prosecutor Aleksandr Fedotov told ITAR-TASS that Zhirinovsky had
violated a law guaranteeing the privacy of the office of a member
of the federal parliament. (Nemtsov is a deputy of the
parliament's upper chamber.) Fedotov also said that Nemtsov
complained that documents and other items were missing following
Zhirinovsky's seizure of the office.  Vera Tolz, RFE/RL, Inc.

MUSLIM BOARD AGAINST PARTITION OF KABARDINO-BALKARIA. The
Spiritual Board of Muslims and Council of Imams of
Kabardino-Balkaria said in an appeal to the inhabitants of the
republic on 27 June that to divide the republic into an autonomous
Balkaria and an autonomous Kabarda would inevitably cause
bloodshed and destroy the already weak genetic reserves of the
Kabardinians and Balkars, ITAR-TASS reported. The board and the
council were responding to a recent call by the Executive
Committee of the National Council of the Balkar people for such a
division.  Ann Sheehy, RFE/RL, Inc.

TARSCHYS STRESSES PAN-EUROPEAN MISSION. Daniel Tarschys, the new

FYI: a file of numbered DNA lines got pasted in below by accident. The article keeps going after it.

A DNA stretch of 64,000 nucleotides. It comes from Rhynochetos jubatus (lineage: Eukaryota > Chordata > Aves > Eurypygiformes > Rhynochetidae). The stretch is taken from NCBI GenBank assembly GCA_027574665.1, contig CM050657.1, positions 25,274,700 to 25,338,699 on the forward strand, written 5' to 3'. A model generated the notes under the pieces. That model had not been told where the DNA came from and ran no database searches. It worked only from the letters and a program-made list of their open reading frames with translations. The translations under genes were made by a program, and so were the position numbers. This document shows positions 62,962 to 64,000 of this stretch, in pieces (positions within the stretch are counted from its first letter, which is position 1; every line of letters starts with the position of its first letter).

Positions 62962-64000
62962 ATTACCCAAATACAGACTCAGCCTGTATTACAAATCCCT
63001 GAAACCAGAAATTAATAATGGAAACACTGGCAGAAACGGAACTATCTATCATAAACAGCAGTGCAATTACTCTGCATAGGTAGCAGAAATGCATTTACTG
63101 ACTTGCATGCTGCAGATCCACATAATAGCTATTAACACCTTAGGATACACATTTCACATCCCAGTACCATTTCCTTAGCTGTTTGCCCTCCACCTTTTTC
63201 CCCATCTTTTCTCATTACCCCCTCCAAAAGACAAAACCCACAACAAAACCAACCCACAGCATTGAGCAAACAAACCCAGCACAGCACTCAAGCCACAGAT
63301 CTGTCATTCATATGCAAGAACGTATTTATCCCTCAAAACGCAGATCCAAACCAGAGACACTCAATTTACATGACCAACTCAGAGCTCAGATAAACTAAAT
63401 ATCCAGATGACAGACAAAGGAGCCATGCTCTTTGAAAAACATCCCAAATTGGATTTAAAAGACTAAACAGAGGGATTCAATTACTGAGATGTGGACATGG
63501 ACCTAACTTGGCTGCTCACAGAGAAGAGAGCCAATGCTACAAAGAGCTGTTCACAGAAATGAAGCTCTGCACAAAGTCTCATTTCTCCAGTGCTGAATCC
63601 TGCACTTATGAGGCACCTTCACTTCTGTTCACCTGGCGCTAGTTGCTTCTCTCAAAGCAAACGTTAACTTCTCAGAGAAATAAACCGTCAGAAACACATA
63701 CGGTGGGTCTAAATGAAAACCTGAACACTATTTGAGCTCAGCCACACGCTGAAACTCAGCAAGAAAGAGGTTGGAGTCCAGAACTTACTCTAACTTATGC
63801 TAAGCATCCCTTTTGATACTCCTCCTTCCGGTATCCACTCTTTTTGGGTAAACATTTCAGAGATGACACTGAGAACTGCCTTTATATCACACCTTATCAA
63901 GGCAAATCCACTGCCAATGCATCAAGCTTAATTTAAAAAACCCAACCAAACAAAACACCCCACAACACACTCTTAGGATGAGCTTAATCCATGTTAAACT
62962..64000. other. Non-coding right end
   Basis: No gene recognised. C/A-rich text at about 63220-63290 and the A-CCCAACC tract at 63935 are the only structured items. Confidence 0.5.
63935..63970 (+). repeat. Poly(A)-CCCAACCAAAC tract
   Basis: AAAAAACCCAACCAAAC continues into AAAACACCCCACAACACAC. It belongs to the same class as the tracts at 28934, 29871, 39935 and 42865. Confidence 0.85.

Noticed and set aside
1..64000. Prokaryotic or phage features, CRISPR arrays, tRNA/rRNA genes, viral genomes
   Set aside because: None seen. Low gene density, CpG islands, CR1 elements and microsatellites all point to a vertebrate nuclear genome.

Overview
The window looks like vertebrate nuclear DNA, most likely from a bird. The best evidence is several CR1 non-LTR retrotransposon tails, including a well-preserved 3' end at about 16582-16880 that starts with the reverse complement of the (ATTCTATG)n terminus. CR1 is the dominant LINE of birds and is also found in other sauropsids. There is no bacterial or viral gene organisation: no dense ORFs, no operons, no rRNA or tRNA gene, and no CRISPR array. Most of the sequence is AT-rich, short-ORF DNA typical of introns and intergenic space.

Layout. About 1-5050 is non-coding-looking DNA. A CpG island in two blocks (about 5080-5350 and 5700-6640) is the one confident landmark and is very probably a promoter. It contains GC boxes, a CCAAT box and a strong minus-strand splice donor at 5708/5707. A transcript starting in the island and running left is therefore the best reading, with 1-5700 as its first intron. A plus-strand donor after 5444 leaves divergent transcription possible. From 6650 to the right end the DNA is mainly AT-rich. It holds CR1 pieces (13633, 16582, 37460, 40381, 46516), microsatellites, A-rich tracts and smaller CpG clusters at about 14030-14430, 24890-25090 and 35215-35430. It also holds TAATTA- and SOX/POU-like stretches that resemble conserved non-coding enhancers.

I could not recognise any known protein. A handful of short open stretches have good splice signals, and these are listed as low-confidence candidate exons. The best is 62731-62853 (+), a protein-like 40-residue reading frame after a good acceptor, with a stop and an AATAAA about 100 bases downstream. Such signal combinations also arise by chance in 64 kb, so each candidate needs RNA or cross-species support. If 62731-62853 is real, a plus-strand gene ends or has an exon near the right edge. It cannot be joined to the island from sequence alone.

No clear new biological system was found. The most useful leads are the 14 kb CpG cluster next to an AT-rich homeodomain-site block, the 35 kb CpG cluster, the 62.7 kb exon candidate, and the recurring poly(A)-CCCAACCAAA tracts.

secretary-general of the Council of Europe, stressed in his
opening speech in Strasbourg on 28 June the importance of
continuing and speeding up the Council's "pan-European mission."
The task is a challenging one because Europe has become "turbulent
. . . restless, and in search of new directions," he said. But
this makes it even more imperative that the Council respond to the
"needs and aspirations" of countries in Central and Eastern
Europe. For the Council, he said, that means intensified action in
the areas in which it has the greatest competence: "consolidation
of democracy, defense of human rights, cultural cooperation,
institution-building and the whole legal infrastructure of the